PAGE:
In the modern pop world there are any number of approaches to tackle the problem of how you can evolve your music when hardly anyone seems to want to pay for it anymore.
For some the temptation is to experiment, to push the boundaries of what’s associated with them (see the Arctic Monkeys), others have preferred collaborators to bring the new juice (see The National), whilst for Two Door Cinema Club the mantra has always revolved around the up or down sides of changing a winning formula.
There’s a certain bravery to this approach, but TDCC still seem as surprised as anyone else that the ruddy flush of their debut Tourist History acted as such an effective springboard into headlining festivals and selling out arenas. To sustain this success, the old cliché about perspiration versus inspiration has always been the Northern Irish trio’s plan, although singer Alex Trimble needed a lengthy break from the treadmill after the release of their sophomore effort, 2014’s Beacon.
Bold or risky depending on how you like your drinks, False Alarm has a confidence to it which comes from an understanding of, audience-wise, what’s on and off the table. Those who haven’t been keeping up will probably be the only people shocked that the afrobeat stylings of early tunes Something Good Can Work and Undercover Martyn have long been replaced by something more sophisticated – and by and large the band’s fourth album is their sleekest, most retro-indebted yet.
Not that slick of course cannot equal good, with the gentle funk of Talk and So Many People’s wistful hooks more than adequate proof of the ability for them to slug it out with the top tier of their indie-pop competition. Probably the biggest sign of progress is in the mechanics, with recording sessions in LA and London under the watchful eye of U2 and Killers producer Jacknife Lee, but on the algorithmic pleasing likes of Satisfaction Guaranteed and closer Already Gone their ability to adapt to the changing demands of industry and taste alike is under no question.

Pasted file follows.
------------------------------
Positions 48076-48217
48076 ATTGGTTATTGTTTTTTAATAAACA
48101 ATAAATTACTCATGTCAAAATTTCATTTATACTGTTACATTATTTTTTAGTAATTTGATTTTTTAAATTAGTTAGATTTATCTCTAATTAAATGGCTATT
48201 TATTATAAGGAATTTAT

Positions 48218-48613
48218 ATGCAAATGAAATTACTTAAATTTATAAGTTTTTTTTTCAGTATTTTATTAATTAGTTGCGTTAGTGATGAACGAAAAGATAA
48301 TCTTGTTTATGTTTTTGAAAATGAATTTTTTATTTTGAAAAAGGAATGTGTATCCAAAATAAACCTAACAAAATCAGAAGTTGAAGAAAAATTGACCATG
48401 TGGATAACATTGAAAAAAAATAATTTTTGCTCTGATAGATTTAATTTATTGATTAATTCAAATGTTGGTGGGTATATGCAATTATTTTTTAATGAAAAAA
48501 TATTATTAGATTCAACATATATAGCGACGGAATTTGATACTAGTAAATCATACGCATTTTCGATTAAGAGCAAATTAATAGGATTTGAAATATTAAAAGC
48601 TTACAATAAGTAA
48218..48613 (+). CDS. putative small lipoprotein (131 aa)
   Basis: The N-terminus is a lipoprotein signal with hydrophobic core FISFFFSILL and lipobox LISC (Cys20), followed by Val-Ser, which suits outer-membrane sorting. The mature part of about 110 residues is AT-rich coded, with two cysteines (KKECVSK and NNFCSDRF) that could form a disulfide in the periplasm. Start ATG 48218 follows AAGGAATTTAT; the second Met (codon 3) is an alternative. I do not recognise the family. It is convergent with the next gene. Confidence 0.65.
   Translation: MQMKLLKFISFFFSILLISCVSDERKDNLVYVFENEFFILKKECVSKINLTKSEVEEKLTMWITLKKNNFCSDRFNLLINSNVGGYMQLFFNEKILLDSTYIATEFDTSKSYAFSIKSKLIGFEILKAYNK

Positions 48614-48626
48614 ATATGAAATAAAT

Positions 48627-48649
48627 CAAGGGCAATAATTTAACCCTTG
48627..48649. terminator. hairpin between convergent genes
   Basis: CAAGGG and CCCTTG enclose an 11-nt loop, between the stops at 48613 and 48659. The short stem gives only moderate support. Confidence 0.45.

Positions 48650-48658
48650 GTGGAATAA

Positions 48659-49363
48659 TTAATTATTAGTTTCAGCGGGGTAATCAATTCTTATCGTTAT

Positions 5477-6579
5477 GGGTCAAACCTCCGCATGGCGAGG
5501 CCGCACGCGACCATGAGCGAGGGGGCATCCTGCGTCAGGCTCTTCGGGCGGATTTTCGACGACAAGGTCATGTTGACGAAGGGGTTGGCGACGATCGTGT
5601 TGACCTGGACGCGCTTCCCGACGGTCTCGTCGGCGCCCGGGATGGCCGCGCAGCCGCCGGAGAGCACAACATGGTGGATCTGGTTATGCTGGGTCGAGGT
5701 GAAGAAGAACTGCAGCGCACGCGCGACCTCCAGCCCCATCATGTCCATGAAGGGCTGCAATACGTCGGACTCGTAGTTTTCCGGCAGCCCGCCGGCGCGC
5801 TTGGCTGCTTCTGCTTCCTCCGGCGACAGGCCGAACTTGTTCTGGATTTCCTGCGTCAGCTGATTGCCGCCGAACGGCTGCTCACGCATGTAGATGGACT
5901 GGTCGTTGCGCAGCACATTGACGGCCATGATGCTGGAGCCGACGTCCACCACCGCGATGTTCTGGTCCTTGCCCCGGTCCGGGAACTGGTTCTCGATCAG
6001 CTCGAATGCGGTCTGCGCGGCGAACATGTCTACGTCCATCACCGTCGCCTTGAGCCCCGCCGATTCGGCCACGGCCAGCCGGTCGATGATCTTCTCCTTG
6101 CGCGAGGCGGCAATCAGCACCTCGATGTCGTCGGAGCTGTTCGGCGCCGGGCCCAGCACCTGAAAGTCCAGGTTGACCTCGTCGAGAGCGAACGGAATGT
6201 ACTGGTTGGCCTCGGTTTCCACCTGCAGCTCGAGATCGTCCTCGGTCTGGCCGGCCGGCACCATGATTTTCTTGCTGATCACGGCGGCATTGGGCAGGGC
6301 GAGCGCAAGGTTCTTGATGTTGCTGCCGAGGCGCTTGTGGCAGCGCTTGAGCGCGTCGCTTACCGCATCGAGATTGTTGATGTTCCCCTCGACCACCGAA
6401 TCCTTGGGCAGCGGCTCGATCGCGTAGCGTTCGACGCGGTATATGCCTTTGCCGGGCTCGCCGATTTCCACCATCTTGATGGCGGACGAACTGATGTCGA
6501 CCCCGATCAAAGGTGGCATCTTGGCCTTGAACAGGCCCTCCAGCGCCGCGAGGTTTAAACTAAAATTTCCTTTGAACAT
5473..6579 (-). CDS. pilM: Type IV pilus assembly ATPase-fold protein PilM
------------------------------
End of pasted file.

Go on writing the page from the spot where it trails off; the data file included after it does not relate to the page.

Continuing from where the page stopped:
Even the most perceptive and well drilled can occasionally make mistakes though, with largely anonymous opener Once crossing the line into blandness. Thankfully, the reverse effect also applies as the license that reaching a fourth album should allow makes for a slightly new vector on Break – more intimate and relaxed – and the pumping electroclash of Dirty Air, a provocative and sassy kiss off which seems to come out of nowhere.
Ultimately, False Alarm is more evidence that through hard work and careful management it’s possible to keep mind, body and soul together. As a collection of moments there’s nothing – in a good way – here to really shake Two Door Cinema’s tree, but in a world full of ruthless apex predators, sometimes it’s nice to see the cuddly toys having their day.